TORONTO -- It has been a little more than two weeks since Raghavaiah Kristipati's two sons drowned in the waters of Lake Ontario. He admits he hasn’t slept since that night.

“Everywhere we see them. Everywhere we hear them. Their words are echoing in our ears,” he told CTV News Toronto on Wednesday.

Aug. 15 was supposed to be a fun day for the Kristipati family at the beach. 

To celebrate India’s Independence Day, and enjoy an afternoon with family, they decided to go to Scarborough’s Bluffer’s Park Beach. It’s a spot the family has visited many times before. 

Kristipati said his two sons were playing beach volleyball in the shallow water just after 7:30 that evening when they heard calls for help. 

“We could hear some cries. Someone is drowning, someone is drowning,” Kristipati said. His younger son, 23-year-old Kamal, went with several others to help. Kristipati said Kamal was a strong swimmer, and was known for helping others. The visual of his son heading to help haunts the grieving father.


“I could see him swimming towards the water that was the thing still stuck in my mind,” he said. 

When Kamal got to the area of the child in distress, his father says he too ran into trouble with the water’s currents. That’s when his elder son, 29-year-old Pavan swam out to help his brother. 

Kristipati says he ran down the beach to get closer to where his boys were. 

“I could see my elder son's hands was still swirling in the water. I wanted to jump down but at least 20 people held me and then they said no, no the water currents are great.”

Kristipati said he wishes he too had gone into the water to help his boys, admitting he felt helpless on the shore. 

“I was shouting 'My son is going down, please let me go, let me go' but no one allowed me.”

Pavan, a mechnical engineer who was married with an eight-month-old-son, was pulled from the water, but died a short time later. His father says he was an organ donor and the family was able to donate needed organs and tissues to several people.

Kamal’s body was found the next day after a large scale search by police. 

Overcome with emotion, tears rolled down Kristipati’s face as he said how was proud he is of his sons. It’s a sentiment he says was echoed by police at the scene.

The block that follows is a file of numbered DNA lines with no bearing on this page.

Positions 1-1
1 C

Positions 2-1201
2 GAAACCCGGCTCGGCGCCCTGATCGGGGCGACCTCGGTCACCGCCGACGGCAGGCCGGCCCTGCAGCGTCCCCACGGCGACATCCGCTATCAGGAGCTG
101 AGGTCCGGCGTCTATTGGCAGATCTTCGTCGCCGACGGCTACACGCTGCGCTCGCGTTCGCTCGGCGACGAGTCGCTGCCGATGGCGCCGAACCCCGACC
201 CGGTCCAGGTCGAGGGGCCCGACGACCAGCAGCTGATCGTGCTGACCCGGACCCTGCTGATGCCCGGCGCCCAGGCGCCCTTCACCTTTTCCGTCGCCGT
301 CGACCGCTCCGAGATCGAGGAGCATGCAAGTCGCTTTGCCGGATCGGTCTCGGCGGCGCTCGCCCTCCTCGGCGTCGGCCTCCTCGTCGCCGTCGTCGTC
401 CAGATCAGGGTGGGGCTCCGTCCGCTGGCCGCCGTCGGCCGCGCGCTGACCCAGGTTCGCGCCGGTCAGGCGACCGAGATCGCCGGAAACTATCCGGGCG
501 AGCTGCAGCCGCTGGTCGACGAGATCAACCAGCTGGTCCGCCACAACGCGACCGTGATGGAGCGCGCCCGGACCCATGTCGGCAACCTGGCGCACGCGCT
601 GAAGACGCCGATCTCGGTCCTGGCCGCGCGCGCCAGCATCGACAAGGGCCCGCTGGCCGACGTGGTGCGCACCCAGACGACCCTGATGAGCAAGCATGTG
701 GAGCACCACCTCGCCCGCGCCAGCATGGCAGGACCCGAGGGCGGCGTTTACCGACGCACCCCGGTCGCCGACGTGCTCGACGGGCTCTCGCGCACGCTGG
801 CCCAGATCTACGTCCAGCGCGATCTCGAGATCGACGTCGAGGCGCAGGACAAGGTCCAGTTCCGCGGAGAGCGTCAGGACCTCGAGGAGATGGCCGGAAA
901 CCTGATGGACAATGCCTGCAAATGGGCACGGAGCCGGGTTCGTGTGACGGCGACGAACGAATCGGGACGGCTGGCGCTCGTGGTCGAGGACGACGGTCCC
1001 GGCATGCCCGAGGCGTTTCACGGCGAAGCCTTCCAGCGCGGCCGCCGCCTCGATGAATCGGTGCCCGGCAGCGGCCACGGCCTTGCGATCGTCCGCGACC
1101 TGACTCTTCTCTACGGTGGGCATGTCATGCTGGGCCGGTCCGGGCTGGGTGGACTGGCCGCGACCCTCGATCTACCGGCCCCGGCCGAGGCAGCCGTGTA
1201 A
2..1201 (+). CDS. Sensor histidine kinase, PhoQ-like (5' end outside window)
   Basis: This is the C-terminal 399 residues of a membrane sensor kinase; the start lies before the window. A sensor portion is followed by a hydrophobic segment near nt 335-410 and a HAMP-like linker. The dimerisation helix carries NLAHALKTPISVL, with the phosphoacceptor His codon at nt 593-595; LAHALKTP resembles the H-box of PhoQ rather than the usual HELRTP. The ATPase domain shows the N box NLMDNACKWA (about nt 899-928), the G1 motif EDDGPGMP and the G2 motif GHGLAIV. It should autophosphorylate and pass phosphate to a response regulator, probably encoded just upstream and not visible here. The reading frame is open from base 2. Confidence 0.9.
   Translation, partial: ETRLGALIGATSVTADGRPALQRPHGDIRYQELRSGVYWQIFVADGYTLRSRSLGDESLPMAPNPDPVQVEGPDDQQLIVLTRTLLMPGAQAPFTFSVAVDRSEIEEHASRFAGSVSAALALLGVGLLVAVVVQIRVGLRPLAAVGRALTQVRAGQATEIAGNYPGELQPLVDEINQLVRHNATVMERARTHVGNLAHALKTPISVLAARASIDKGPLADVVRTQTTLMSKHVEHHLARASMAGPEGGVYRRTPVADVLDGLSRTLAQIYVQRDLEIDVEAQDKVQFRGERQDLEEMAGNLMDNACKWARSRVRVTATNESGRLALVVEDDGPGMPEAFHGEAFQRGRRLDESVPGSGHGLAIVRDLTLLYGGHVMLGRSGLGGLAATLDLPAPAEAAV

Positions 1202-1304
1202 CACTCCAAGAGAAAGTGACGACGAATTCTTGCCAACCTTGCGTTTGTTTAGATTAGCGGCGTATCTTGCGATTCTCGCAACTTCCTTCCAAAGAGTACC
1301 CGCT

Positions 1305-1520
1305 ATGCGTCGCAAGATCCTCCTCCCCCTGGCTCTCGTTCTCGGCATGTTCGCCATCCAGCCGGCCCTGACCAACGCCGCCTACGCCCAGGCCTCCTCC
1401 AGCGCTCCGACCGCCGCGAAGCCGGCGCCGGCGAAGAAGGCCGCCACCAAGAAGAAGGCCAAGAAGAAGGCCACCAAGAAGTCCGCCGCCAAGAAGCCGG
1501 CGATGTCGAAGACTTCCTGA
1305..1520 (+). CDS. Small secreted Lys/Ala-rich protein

“The first police officer came to me and then said ‘You need not worry, your sons are heroes. That’s what’s still going in my ears.”

As tragic as the drownings were, they were not the first at that beach on that day. Just two hours earlier boaters had found a body floating in the water just off the beach. 

Kristipati wonders why authorities didn’t close the beach while they investigated. 

He also wants to know why there is nothing marking the deep water, or high current areas of the lake near the beach. 

“The water was very still. Nobody knows what was going underneath. They should have given at least some warnings, red tape or red flags- some warnings. There were no warnings.”

And, with lifeguards off duty at 6:30 p.m., but the beach still crowded well after that, Kristipati wants to know why there aren’t more floatation and rescue devices to help those who get in trouble while in the water. 

Ali Khan, a member of the Dixon Friends and Sports Committee, said he supports the Kirstipati family’s call for improved safety features at the beach. 

He said he wants to see “stringent water safety policies at Bluffer’s Park. Especially with informing people and educating people about the characteristics about the water there- especially the undertow and the dangerous currents that is not visible. Whether you be a seasoned swimmer or someone that is brand new, everyone should go in with precaution.”

Kristipati says he’s been in touch with the mayor’s office, and says he won’t stop fighting until he’s confident that his son’s deaths were not in vain, hoping they can prevent this type of tragedy from happening to anyone else. 

“Please take some concrete steps so that no parent will cry again, no youngster will drown again.”